The construction described above is generally .preferred, but variations from it are possible and may, in some instances, be desirable for reasons of economy or folother reasons. For example, the unitary body sections 37 may be replaced by two-piece sections as shown in Figs. 6 and 7. In this case, the elongated carrier or body 36 is made up of body sections 137, each constituted by the complementary portions 137a and 137b. The portions 137a and 137b are generally semi-cylindrical in form and may be solid or of any desired wall thickness commensurate with thestrength requirements of the device. In the specific instance shown in Figs. 6 and 7, the portions 137a and 137b are illustrated as being of substantial wall thickness and, when joined, they enclose a central opening 1370. The body sections 137 may be made of any desired material, including various metals, such as aluminum, brass or steel, or they can be made of plastic, glass, ceramics or the like. More or less frangible substances, such as aluminum, plastics, glass or ceramics are usually preferred for reasons explained above.
The body sections 137 are formed with appropriate interengaging means to align them axially when assembled into the carrier 36. These means may take the form of the lugs 138 and recesses 139, and the sections 137 have formed in their surface a groove 147 to receive the detonating cord 48.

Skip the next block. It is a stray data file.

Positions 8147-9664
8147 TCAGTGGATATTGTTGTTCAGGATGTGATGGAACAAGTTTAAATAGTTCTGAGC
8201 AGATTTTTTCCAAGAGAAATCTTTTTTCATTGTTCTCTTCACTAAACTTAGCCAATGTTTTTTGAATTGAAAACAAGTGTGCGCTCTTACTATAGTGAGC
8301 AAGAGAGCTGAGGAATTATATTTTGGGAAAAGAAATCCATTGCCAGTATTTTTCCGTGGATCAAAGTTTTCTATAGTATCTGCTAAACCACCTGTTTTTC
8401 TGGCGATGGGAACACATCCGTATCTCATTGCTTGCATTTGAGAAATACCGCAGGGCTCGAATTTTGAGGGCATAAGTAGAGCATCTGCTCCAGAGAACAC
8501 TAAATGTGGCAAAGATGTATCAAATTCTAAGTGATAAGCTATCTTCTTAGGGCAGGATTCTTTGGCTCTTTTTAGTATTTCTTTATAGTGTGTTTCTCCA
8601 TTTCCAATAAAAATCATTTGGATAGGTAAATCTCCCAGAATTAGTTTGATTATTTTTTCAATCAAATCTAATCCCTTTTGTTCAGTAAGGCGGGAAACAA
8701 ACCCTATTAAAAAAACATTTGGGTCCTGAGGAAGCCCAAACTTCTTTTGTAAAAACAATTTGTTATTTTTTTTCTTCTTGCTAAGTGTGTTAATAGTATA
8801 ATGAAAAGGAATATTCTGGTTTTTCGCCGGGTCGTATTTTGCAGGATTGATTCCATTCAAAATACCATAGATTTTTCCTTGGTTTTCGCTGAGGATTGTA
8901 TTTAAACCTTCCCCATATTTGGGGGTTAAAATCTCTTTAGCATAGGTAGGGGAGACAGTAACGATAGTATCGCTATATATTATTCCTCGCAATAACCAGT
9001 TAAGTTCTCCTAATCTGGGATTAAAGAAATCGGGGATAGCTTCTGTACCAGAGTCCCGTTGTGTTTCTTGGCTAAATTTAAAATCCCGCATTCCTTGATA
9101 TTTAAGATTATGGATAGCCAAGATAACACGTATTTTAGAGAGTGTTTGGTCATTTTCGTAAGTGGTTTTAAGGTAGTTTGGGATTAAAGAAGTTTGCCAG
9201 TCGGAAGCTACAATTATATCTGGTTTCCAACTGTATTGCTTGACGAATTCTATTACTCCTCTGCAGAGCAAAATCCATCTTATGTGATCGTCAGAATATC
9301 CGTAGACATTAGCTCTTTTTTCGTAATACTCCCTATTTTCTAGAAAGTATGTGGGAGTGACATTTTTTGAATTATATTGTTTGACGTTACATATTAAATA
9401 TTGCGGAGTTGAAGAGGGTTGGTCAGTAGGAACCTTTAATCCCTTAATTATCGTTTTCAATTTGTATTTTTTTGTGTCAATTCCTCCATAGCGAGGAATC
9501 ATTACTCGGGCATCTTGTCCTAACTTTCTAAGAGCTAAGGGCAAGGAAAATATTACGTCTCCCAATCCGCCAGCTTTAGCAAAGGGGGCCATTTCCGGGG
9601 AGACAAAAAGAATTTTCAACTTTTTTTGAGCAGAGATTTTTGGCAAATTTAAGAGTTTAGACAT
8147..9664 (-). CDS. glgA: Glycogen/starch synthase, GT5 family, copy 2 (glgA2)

The perforating charges 43 for use with the embodiment of the invention shown in Figs. 6 and 7 are constituted as described above, but the components of each charge 43 are enclosed in a relatively thin case 141 made of any desired material, such as plastic or glass, or a metal, such as aluminum or the like. The semi-cylindricazl portions 137:: and 13717 include between them appropriate recesses to receive the charge cases 141, as, for example, in the recess portion 142 provided .in portion 137a to receive the end of charge case 141 opposite the perforating end of charge 43, and corresponds generally to the reduced end portion 42 of the recesses '41 described above. This recess portion 142 communicates or nearly so with the groove 147. An opening176 -is provided in the portion 137b in alignment with the axis of recess 142, and a flared enlargement 177 leads from opening 176 toward the interior face of portion 137b complementing the recess 142 to receive the perforating end of charge 43 enclosed in case 141. By this means, the necessity of a separate re-enforcing cover, such as covers 74 of Figs. 4 and 5, is eliminated, and by the selection of the degree of taper of the flared enlargement 177 of opening 176, there can be provided a thickness of material over charge 43 that will lend the desired strength to the assembly. At the same time, the tapered enlargeof cushioning material between adjacent charge cases 141 cermiculitaexpanded cereals, or equivalent substances may be usedas this filling, although noneis essential to the function of the device. The purpose of such a filling material is, as is known in this art, to reduce the possibility of so-called interference between the charges. Although the charges are detonated substantially simultaneously, there is nevertheless a discrete time interval betweentheir several detonations, the first of which could cause misalignment of the others in the exceedingly small though finite interval before the subsequent detonations occur. The filling material slows, cushions or absorbs the shock waves in the central opening 1370 and thereby helps to prevent this interference.